Nashville, Tenn. — U.S. Attorney General William Barr warned a group of Christian broadcasters on Feb. 26 that the decline of religion in America is undermining liberal democracy. In a speech at the National Religious Broadcasters convention in Tennessee, Barr said religion is necessary to provide citizens with a moral compass. Without religious morality, tyranny is necessary to control people, he said.
Barr told an audience of a few hundred that the courts' misinterpretation of the Constitution's Establishment Clause is helping drive the erosion of religion "and its benevolent influence on our communal life."
"While most everyone agrees that we must have separation of church and state, this does not require that we drive religion from the public square and affirmatively use government power to promote a culture of disbelief," he said to applause.
Barr also asserted that progressives want to use public benefits to create a permanent and dependent political constituency.
"The tacit goal of this project is to convert all of us into 25-year-olds living in the government's basement, focusing our energies on obtaining a larger allowance rather than getting a job, and moving out and taking responsibility for ourselves," Barr said to enthusiastic applause.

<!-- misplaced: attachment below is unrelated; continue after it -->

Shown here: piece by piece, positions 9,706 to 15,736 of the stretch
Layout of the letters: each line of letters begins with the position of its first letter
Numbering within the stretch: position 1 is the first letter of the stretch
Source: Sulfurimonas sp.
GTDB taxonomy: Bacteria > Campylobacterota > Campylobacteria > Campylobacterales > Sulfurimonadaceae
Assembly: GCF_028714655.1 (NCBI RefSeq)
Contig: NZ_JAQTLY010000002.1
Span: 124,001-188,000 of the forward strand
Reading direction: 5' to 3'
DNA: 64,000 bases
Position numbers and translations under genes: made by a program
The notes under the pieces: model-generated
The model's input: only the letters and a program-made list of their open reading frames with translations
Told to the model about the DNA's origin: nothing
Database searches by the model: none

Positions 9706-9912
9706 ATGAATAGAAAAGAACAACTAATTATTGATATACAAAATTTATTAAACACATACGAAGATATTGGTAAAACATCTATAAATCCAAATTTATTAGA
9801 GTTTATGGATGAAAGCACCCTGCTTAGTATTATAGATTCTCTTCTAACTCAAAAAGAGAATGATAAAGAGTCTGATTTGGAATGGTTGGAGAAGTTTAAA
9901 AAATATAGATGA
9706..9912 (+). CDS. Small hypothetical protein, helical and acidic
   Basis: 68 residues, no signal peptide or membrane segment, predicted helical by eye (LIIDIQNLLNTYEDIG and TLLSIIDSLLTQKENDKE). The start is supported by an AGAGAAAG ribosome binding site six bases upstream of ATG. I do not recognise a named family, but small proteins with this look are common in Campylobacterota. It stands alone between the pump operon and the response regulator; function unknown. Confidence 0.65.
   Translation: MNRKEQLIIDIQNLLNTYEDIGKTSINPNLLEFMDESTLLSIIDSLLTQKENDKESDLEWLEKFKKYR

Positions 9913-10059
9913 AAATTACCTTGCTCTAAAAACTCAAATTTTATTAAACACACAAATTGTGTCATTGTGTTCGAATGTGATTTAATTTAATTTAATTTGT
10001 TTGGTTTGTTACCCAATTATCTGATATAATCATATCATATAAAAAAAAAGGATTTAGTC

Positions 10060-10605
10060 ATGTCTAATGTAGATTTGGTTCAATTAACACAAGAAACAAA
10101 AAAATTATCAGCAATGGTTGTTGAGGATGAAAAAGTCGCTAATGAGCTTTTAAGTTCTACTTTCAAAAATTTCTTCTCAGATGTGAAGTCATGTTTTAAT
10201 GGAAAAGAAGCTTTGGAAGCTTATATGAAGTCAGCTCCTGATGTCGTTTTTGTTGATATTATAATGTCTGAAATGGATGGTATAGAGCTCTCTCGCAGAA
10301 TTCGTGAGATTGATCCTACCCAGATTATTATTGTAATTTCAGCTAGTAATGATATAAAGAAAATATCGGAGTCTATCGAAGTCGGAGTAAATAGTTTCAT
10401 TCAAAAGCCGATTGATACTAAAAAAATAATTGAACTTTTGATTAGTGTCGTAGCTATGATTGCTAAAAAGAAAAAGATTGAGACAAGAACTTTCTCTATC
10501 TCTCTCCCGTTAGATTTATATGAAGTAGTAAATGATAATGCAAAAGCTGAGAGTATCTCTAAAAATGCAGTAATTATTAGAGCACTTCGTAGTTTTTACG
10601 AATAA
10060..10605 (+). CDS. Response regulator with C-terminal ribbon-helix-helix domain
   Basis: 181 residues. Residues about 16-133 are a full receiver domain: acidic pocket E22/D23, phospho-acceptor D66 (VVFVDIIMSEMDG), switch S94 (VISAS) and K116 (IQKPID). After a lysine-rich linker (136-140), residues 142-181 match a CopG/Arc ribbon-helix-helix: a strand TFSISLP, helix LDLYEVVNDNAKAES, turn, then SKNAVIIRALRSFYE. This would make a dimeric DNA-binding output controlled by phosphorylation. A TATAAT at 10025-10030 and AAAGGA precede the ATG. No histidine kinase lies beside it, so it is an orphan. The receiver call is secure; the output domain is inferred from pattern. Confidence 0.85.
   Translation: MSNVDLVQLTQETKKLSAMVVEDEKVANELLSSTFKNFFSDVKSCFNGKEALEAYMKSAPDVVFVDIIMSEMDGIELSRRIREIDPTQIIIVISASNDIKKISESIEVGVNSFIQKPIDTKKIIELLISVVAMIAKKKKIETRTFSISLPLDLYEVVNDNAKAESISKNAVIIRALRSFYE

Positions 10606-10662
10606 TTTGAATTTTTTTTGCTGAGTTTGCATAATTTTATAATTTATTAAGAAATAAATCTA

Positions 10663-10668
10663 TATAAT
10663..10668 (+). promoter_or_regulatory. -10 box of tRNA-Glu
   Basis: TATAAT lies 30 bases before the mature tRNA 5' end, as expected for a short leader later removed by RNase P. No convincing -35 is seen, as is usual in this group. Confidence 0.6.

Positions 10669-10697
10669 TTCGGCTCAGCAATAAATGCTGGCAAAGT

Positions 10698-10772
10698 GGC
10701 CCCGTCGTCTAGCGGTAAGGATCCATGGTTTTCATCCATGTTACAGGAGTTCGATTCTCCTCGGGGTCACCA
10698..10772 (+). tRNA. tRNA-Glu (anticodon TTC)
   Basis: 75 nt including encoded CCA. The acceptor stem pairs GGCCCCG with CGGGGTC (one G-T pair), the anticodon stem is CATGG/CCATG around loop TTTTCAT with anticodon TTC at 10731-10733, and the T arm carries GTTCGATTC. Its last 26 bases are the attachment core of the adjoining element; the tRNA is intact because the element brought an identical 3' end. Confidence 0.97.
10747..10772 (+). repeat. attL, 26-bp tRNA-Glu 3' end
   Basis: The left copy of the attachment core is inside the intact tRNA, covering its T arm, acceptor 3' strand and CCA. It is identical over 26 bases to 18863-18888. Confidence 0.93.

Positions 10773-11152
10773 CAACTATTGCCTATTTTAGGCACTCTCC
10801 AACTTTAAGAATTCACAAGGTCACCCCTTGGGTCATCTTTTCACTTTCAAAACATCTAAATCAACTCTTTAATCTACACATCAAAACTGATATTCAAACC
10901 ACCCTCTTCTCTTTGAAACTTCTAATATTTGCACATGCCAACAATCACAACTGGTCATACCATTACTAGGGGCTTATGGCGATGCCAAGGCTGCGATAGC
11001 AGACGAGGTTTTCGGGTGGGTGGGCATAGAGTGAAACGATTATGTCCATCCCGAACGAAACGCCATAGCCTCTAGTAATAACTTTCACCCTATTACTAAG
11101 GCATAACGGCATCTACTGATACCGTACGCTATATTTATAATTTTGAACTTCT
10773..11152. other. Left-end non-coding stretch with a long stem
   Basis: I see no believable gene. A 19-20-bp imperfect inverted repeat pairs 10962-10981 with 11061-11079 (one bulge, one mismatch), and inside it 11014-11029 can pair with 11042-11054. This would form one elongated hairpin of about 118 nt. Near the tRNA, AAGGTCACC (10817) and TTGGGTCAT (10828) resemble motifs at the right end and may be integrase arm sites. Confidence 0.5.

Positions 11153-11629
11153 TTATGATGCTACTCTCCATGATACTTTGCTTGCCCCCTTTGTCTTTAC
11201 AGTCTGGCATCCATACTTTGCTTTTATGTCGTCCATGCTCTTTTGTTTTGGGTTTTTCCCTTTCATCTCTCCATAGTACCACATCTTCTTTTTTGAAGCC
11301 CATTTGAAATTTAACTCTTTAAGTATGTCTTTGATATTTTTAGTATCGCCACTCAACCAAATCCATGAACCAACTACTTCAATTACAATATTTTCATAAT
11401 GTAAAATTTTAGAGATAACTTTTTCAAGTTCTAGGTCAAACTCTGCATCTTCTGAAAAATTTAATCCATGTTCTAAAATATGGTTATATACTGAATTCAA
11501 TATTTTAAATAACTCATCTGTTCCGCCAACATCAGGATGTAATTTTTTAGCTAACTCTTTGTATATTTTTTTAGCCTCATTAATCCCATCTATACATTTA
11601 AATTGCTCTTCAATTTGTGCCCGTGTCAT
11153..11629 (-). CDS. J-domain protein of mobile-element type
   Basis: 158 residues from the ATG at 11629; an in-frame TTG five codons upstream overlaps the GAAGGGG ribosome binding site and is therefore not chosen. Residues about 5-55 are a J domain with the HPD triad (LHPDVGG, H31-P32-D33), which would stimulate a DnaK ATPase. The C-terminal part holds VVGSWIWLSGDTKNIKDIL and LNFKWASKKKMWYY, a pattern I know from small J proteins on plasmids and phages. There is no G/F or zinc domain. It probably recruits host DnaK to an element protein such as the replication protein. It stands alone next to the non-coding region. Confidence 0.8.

Barr said he's an optimist who believes that "the nation's greatest days lie ahead." He told the broadcasters that their role is vitally important in providing a diversity of voices in an ever-consolidating media environment.
"In this secular age it is especially vital that our religious perspective is voiced," he said.
Barr's speech was sponsored by a nonprofit group called Save the Persecuted Christians, whose president Frank Gaffney has claimed that the Muslim Brotherhood — an Islamist political party now banned in its native Egypt — is infiltrating the federal government in an attempt to overthrow it and install Islamic law in the U.S.
Speaking before Barr, Gaffney said his group was happy to sponsor the attorney general's remarks but was not sponsoring the following panel, which included Asma Uddin, a lawyer and scholar specializing in international and U.S. religious freedom. Gaffney called Uddin a "Sharia supremicist," and said, "I had hoped she would not be given a platform."
Barr did not address Gaffney's remarks.
Speaking to the convention earlier in the day, U.S. Education Secretary Betsy DeVos said religious schools and colleges should be able to receive government support on an equal footing with public and other non-religious institutions. To that end, she recently proposed a federal tax credit that would help fund scholarships for private K-12 schools. Many public school advocates oppose the plan.
The audience cheered her assertion that too many children are not being allowed to express their religious faith in school.
Asked how her religious faith influences her work, DeVos said, "It basically is foundational to everything that I do. It does inform all my days, all of my decisions."
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